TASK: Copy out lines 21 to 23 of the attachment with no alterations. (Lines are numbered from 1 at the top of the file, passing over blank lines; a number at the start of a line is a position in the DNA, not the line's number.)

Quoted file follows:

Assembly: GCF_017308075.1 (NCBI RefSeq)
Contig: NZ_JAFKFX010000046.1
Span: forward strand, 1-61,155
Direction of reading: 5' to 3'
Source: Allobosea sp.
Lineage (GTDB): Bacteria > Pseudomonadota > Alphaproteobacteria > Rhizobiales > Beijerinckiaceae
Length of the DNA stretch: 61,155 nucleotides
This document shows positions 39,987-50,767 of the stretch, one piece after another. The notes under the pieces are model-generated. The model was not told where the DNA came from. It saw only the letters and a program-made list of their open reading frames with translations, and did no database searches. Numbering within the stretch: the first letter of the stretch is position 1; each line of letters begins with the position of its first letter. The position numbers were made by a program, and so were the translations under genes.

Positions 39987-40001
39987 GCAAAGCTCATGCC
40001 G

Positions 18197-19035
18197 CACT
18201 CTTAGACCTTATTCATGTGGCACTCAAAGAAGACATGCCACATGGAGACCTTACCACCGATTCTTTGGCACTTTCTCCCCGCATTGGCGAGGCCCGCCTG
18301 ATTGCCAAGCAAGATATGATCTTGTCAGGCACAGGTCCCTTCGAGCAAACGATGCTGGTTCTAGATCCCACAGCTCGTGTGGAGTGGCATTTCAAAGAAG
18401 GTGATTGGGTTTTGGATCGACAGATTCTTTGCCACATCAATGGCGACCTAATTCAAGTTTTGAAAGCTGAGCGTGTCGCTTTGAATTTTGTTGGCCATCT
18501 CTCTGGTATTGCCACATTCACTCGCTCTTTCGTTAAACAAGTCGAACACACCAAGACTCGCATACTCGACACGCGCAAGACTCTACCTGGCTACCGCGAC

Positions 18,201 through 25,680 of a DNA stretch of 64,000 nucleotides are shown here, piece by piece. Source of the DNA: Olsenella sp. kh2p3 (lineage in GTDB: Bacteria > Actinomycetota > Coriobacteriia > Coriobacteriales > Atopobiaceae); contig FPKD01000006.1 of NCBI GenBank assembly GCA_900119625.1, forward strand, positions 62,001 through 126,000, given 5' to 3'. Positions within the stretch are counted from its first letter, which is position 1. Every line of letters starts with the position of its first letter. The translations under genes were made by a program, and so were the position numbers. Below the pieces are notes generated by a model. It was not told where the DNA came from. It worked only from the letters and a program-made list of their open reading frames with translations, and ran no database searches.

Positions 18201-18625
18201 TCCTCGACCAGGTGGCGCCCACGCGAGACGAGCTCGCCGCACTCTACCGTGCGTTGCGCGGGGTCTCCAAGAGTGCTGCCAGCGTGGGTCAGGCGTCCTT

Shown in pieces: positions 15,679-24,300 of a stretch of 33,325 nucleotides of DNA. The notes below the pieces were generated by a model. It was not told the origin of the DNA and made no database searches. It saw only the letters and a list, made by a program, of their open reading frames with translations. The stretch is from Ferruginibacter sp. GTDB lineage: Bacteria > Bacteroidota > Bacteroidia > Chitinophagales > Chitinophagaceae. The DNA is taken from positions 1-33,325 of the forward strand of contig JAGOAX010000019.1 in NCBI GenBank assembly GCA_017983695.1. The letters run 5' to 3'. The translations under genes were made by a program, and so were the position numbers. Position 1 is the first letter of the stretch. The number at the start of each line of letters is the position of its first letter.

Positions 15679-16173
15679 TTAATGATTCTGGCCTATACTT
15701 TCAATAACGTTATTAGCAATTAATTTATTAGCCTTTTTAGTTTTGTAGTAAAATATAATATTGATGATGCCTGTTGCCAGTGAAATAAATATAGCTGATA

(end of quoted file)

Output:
Shown in pieces: positions 15,679-24,300 of a stretch of 33,325 nucleotides of DNA. The notes below the pieces were generated by a model. It was not told the origin of the DNA and made no database searches. It saw only the letters and a list, made by a program, of their open reading frames with translations. The stretch is from Ferruginibacter sp. GTDB lineage: Bacteria > Bacteroidota > Bacteroidia > Chitinophagales > Chitinophagaceae. The DNA is taken from positions 1-33,325 of the forward strand of contig JAGOAX010000019.1 in NCBI GenBank assembly GCA_017983695.1. The letters run 5' to 3'. The translations under genes were made by a program, and so were the position numbers. Position 1 is the first letter of the stretch. The number at the start of each line of letters is the position of its first letter.

Positions 15679-16173
15679 TTAATGATTCTGGCCTATACTT